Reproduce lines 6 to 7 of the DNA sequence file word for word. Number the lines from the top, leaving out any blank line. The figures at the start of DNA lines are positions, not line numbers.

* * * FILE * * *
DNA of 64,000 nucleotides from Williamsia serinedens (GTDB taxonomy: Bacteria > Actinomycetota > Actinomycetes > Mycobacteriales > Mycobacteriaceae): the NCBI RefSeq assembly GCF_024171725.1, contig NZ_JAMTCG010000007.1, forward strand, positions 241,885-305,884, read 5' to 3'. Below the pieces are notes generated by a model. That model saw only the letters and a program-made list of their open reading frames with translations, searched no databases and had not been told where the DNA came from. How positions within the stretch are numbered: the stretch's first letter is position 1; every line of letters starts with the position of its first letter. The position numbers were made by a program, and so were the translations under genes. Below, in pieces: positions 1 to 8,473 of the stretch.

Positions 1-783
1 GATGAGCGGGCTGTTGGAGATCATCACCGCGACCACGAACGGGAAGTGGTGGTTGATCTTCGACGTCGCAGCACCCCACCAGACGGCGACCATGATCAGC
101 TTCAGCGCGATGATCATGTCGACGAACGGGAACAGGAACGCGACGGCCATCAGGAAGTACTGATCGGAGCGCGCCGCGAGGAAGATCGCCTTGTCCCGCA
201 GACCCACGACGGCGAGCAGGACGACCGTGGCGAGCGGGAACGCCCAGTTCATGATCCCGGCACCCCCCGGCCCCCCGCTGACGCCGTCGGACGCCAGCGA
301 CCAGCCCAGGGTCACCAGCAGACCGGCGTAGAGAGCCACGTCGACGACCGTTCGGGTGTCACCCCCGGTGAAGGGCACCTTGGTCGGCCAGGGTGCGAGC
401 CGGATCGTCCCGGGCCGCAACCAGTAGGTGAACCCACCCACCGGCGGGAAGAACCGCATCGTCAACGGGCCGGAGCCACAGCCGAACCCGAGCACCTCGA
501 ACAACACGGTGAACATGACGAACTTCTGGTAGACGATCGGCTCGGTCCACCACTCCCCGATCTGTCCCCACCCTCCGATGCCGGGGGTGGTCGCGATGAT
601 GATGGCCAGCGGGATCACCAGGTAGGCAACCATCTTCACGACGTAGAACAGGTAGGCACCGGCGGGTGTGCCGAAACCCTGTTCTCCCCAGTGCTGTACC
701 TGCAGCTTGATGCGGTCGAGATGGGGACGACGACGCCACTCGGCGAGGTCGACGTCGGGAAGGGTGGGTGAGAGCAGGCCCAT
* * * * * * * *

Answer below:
301 CCAGCCCAGGGTCACCAGCAGACCGGCGTAGAGAGCCACGTCGACGACCGTTCGGGTGTCACCCCCGGTGAAGGGCACCTTGGTCGGCCAGGGTGCGAGC
401 CGGATCGTCCCGGGCCGCAACCAGTAGGTGAACCCACCCACCGGCGGGAAGAACCGCATCGTCAACGGGCCGGAGCCACAGCCGAACCCGAGCACCTCGA